Fossil fuels are set to dominate Africa’s energy mix unless action is taken to shake up the way renewables projects are developed and financed, according to a new study.
The research published in the journal Nature Energy on Monday found that as electricity generation doubles in the continent by 2030, fossil fuels will maintain about two-thirds of power generation.
While that’s down from about 80% of generation today, the continued growth of new polluting power plants will lock in harmful carbon emissions for decades.
And although the continent’s carbon footprint is small compared with that of Europe, Asia or North America, that could change as the population continues to grow rapidly and economies industrialise further. Currently the per person electricity use among Sub-Saharan Africa countries is one-tenth that of the UK.
“These findings point to high carbon lock-in risks for Africa, unless a rapid decarbonisation shock occurs leading to large-scale cancellation of the fossil fuel plants currently in the pipeline,” the study concluded.
Although some countries on the continent, such as Egypt, Kenya and South Africa, have begun to lay the ground for increasing the share of renewables on the grid, the disparity between other African countries and developed nations is stark. As of 2020, the UK is home to more solar power capacity than the entire sun-baked continent of Africa.
There have been a range of obstacles on the continent, from political interests to lack of infrastructure.
South Africa developed its state-owned power monopoly, the biggest on the continent, by building stations fed by abundant coal resources. There was momentum in recent years behind a renewable program, which has returned after stalling in favour of nuclear.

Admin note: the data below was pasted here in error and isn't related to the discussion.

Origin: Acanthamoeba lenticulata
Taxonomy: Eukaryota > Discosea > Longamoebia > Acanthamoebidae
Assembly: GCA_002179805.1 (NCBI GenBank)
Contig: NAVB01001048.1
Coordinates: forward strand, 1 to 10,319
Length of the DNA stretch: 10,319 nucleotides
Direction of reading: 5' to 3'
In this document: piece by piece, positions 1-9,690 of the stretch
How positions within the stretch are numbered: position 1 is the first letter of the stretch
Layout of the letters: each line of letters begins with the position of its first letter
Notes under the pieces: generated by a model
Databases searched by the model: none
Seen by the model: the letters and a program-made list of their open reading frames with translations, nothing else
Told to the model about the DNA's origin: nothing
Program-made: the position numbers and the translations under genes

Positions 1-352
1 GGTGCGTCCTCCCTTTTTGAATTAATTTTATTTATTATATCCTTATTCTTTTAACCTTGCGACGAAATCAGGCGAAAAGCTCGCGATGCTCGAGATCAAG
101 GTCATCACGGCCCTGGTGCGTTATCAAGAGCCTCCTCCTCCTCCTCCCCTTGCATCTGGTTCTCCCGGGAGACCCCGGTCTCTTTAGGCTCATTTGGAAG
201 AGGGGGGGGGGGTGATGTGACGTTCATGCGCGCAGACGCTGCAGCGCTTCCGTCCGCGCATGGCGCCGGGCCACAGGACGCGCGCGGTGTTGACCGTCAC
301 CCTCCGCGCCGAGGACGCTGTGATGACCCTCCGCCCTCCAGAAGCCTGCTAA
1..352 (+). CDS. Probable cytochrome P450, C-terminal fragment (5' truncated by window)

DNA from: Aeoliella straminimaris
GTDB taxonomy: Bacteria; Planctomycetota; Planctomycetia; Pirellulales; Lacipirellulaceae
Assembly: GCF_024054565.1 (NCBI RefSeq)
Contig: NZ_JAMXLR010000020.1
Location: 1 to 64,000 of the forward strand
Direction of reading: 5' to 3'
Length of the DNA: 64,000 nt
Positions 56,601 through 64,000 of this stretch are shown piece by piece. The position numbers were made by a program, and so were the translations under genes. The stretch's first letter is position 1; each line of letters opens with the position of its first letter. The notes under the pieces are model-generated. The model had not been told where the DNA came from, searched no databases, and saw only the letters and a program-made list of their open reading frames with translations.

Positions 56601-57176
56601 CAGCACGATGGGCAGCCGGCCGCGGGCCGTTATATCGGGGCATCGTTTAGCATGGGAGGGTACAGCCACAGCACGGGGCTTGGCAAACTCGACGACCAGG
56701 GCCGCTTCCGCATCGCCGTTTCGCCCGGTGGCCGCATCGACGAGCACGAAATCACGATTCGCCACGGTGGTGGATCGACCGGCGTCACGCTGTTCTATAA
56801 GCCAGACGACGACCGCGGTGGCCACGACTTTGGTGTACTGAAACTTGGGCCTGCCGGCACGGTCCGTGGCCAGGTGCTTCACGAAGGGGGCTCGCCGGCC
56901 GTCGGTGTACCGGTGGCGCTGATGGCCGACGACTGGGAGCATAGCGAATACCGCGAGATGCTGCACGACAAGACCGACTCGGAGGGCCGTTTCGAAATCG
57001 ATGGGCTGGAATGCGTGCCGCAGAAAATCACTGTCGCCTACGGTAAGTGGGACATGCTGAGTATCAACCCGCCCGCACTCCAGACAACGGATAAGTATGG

Neighbouring Namibia and Botswana have ambitions of building 5 000 megawatts of solar projects and Kenya also has huge geothermal potential.
The academics behind the study from the University of Oxford analysed nearly 3 000 past power projects across Africa that were both successfully built and that never made it. They then applied the model to data on a pipeline of about 2 500 plants currently being planned to determine the likelihood that they will actually be commissioned.
Findings showed that projections for the growth of renewable power from the International Energy Agency may be overoptimistic. It said that less than 10% of power generation in Africa would come from renewables other than hydro power in 2030, about half what the IEA projected in a 2019 report focused on Africa’s energy future.
To change the momentum toward renewable power may require a phase out of fossil fuel subsidies, the implementation of an effective carbon price and a move by national and international direct finance institutions to stop funding from fossil fuel projects. Those steps are key, if the world is to deal with climate goals without short-changing developing countries.
“If you now double power capacity and do so building fossil fuels, these plants will run for 30, 40 years,” said Philipp Trotter, one of the study’s authors. “If you do it now, then for the foreseeable future you’ll have these carbon emissions there. There isn’t time to delay this further.”
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